No, not even the people involved could bring this dry, rough, and brutal film to life. What was meant to be an in-your-face scrutiny of culture and the human race was only a disturbing shell of the thrilling and thought-provoking story I think it wanted to be. Again, I'll point out that I think it had so much potential. There are so many themes that are timely, to the point, and relevant that could have possibly been explored. But, again, these are adult themes, and this movie is an action-adventure based on a YA book. Something isn't translating.

You know what, though? This is a wildly popular movie, and a wildly popular book series. Something is resonating with audiences around the country. So take my words for what they are -- simply, my opinion on what I found to be a contrived premise filled with missed opportunities that could have taken it to the next level. I, for one, no longer have any interest in picking up the books or venturing out to see the second and third movies. But I am sure that plenty of people will, and they will enjoy it all in exactly the context it was meant to be.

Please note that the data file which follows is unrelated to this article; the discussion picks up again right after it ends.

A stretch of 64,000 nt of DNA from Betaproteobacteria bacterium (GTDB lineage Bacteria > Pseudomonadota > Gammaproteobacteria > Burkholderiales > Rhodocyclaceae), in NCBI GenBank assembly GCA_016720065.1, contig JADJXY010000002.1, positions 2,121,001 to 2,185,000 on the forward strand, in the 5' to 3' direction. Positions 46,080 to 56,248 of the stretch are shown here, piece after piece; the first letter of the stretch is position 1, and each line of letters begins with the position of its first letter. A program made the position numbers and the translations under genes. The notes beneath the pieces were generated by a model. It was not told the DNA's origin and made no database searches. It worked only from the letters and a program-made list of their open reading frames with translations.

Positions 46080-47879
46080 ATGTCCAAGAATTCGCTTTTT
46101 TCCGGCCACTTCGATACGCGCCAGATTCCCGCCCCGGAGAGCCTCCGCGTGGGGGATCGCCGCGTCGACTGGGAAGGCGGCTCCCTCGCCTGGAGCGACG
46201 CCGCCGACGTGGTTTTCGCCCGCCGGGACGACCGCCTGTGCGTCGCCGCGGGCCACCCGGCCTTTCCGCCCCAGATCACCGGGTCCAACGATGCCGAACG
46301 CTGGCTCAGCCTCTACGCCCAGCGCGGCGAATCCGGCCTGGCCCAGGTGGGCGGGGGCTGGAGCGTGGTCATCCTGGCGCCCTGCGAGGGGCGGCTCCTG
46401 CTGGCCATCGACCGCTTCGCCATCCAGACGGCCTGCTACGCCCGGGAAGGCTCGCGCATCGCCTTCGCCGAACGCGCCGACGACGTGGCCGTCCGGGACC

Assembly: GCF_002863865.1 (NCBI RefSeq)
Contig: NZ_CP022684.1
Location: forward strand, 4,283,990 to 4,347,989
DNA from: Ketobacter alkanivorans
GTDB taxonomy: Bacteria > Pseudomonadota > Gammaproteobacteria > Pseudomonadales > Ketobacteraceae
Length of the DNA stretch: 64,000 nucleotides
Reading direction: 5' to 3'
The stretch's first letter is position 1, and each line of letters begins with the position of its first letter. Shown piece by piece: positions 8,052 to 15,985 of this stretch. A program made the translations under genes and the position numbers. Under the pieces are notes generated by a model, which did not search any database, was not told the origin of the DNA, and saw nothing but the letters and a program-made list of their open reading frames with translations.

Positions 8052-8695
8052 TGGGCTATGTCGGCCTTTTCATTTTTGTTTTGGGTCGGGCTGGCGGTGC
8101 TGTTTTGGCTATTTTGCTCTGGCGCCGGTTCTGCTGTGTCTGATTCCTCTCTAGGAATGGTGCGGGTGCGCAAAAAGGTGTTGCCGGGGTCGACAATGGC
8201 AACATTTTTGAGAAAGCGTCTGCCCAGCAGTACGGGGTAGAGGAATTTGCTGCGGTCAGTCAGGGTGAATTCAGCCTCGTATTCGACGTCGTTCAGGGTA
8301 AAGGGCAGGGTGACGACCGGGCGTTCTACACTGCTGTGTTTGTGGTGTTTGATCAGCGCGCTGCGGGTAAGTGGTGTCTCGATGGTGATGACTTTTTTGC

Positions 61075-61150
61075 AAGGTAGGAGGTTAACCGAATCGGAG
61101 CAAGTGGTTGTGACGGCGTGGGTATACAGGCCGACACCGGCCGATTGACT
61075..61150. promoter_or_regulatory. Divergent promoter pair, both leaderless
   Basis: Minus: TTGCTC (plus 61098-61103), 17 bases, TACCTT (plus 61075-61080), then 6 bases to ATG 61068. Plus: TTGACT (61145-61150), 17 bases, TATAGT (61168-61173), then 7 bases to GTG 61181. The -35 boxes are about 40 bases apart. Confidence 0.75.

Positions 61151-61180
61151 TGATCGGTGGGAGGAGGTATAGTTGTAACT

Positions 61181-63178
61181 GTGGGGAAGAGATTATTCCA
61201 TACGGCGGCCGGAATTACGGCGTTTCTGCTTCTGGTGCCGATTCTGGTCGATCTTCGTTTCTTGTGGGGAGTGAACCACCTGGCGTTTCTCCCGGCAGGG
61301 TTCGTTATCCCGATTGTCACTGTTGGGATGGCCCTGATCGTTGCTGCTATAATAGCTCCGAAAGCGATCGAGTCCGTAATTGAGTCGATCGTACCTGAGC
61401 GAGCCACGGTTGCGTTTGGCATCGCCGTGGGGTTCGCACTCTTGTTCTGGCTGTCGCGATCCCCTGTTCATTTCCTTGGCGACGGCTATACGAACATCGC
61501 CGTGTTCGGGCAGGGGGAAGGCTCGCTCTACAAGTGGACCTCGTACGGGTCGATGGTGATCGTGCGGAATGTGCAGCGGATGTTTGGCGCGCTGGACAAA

So to everyone out there who agrees with me, on some counts or all counts, let's just remember that Katniss Everdeen will eventually fade into the same sunset that Bella Swan has begun to. But when that happens, these themes and ideas will still need to be talked about. And although this movie created nothing more than a shallow rendition of an unoriginal premise, let's do our best to discuss these ideas anyway. They are ideas that we need to write about, talk about, and discuss.

As a writer, I can't help but wonder what these themes would look like outside the realm of YA, and purely within the context of adult fiction. :)